Tracey Tokuhama-Espinosa
General Q & A on Raising Multilingual Children - 2006

General Q & A on Raising Multilingual Children - 2006

11 Mar 2015

Background Information:

Ed.M from Harvard University in Education
PhD in progress in “Neuro-Education” (brain-based learning)
Professor of Education at the Universidad San Francisco de Quito, Ecuador
Head of Teacher Training
Director of the Educational Development Center

Author:Raising Multilingual Children: Language Acquisition and Children (2001); The Multilingual Mind: Questions by, for and about people living with many languages (2003); Multilingualism Across the Lifespan (in progress, due out in 2007).


    1. Let’s suppose we have a family living in the United States that wants its children to learn both Arabic and English. The mother is an American who speaks only English, and the father is from an Arab country and speaks both Arabic and English. What is the most effective strategy the family can use to make sure the children speak both languages? Can the children become fully fluent in Arabic while living in an English-speaking country?

      There are a variety of strategies possible, the most common of which rely of person, place or time.  Related to person, the one-person-one-language strategy has the most literature behind it, but not because it is any more effective than other strategies, but because it is the easiest to be consistent with. In this example it means that the mother would speak English and the father Arabic. If one should slip up and mix languages, it is easy for others to pull them back into check. Other people strategies include playgroup friends are in one language, while family is another, etc.

      Related to place, some families decide to use physical space (school versus home; grandma’s house versus home, etc.) as a way to help them separate their languages.  In this case, as English permeates society, Arabic would have to find a special place, as in a relatives’ house, a mosque, a restaurant, etc.

      Other families rely on time: Dinnertime or story time is designated for certain languages. For example, depending on the parent’s work schedules, dad could set aside the evenings for story time with his son, reading to him only in Arabic.

      While this question focuses on strategy and consistency, I think it’s also important to consider that there are eight other key factors that influence successful bilingualism and multilingualism:

      1. Timing and The Windows of Opportunity
      2. Aptitude for Foreign Languages
      3. Motivation
      4. Strategy
      5. Consistency
      6. Opportunity and Support (Home, School and Community)
      7. Language Typology and Similarities
      8. Siblings
      9. Gender
      10. Hand Use

      What if the situation is reversed – in other words, the father is an American who only speaks English, while the mother is from an Arab country and speaks both Arabic and English…would the strategy used by this family be any different from that used by the first family?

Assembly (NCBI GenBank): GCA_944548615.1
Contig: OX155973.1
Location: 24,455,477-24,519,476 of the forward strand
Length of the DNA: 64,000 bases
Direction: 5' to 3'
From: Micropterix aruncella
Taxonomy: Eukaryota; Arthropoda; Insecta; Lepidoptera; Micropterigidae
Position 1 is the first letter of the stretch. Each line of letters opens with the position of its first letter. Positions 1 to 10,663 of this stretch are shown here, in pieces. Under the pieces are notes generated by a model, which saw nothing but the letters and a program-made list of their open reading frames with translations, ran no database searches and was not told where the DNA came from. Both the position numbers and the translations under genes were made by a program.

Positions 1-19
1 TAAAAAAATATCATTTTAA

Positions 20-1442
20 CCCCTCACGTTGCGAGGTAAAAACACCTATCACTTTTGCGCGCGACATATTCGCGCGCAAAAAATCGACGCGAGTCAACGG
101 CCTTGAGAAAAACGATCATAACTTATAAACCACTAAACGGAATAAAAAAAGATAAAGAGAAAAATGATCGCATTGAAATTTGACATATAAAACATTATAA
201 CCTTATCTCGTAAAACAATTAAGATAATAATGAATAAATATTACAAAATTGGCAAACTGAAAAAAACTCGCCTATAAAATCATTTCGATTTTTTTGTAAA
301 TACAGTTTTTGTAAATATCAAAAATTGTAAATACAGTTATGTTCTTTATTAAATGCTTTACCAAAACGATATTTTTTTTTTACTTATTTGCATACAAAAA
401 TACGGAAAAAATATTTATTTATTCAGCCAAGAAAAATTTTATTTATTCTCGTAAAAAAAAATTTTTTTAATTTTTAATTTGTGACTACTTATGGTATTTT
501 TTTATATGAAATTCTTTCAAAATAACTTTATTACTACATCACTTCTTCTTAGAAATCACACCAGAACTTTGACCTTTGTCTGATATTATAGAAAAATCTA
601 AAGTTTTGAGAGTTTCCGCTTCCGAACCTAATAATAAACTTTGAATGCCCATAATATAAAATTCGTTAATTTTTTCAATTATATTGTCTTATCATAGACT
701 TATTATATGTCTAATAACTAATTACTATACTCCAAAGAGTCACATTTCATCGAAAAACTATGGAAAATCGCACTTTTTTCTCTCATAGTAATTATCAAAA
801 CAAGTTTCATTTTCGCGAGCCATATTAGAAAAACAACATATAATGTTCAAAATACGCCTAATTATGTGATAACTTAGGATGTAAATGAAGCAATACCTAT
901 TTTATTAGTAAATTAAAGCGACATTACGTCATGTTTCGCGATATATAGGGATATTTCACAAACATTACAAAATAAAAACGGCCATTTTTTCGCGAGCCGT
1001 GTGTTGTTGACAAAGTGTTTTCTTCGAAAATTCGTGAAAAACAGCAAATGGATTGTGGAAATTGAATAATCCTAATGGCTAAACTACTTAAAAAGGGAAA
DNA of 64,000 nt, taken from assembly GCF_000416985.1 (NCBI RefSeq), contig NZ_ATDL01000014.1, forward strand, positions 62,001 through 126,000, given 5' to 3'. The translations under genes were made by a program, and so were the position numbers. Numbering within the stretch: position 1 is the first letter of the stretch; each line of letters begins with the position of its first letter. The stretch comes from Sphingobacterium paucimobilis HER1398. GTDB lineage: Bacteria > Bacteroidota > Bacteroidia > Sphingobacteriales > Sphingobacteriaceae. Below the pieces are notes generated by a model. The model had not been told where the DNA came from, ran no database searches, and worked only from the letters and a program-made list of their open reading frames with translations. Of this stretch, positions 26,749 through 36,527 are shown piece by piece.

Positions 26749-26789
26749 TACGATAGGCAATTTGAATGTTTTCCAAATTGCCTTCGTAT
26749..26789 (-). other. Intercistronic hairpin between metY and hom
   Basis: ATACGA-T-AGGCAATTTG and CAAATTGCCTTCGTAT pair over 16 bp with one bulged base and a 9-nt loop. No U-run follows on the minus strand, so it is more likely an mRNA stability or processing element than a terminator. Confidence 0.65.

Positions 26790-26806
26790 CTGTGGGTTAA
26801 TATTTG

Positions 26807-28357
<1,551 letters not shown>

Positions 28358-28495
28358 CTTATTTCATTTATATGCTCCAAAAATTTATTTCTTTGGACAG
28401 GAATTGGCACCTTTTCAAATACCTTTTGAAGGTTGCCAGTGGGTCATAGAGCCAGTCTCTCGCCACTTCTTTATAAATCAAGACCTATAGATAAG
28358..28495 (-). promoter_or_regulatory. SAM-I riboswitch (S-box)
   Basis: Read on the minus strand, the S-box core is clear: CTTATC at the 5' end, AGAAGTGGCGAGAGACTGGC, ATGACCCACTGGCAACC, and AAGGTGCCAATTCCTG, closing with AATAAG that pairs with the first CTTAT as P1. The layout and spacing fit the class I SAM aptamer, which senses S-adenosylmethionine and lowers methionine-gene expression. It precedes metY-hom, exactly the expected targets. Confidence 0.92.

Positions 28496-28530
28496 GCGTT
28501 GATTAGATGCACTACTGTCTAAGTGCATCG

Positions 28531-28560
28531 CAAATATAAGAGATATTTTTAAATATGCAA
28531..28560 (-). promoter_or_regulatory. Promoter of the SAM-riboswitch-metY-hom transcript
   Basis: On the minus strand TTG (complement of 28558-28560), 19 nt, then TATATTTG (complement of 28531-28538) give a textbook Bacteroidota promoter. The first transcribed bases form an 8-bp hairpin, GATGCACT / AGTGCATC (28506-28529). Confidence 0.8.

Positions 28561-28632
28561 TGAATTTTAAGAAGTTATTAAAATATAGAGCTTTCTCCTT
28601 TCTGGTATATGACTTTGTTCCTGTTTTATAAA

As mentioned above, there is no one-size-fits-all strategy for families. A collective decision must be made in such a way that allows all players to be consistent in their language roles. Having said that, in this case one option would be the one-person-one-language strategy. If the mother stays at home with the child and is the primary caregiver, it would be ideal for her to speak Arabic only with her son as this would guarantee quality language input several hours a day.

      What if both parents know both languages?

      Depending on whether or not the parents prefer to use person, place or time to determine their strategy there are a variety of ways to manage this.  However, of the hundreds of families I have worked with over the years, I have not met a single person who made their language choice cerebrally; that is, most parents decide what to speak to their child from a gut instinct. One mother told me despite knowing English, Swiss German and Czech (her husband spoke Afrikaans, English and Swiss German); the only language that came out naturally when she spoke to her newborn was Czech. Her husband said he felt it was right to speak Afrikaans to his baby. So they decided that their strategy would be that the mother would speak exclusively in Czech, and the father solely in Afrikaans. To make matters more complex, the father had two children from a previous marriage and the family lived in Zurich. These kids spoke Swiss German and English only.  So they decided that the stepbrother and sister would speak to the baby exclusively in Swiss German.  The family language, however, was the only common denominator: English.  So, this newborn baby had three different languages spoken to him from birth, and passive exposure to English.  This was six years ago. For a variety of logistical reasons the family decided on an English-Swiss German school. The child is doing splendidly and speaks English, Swiss German, Czech and Afrikaans at an age-appropriate level.  The key here, and in all family cases, is a family strategy, which was consistent.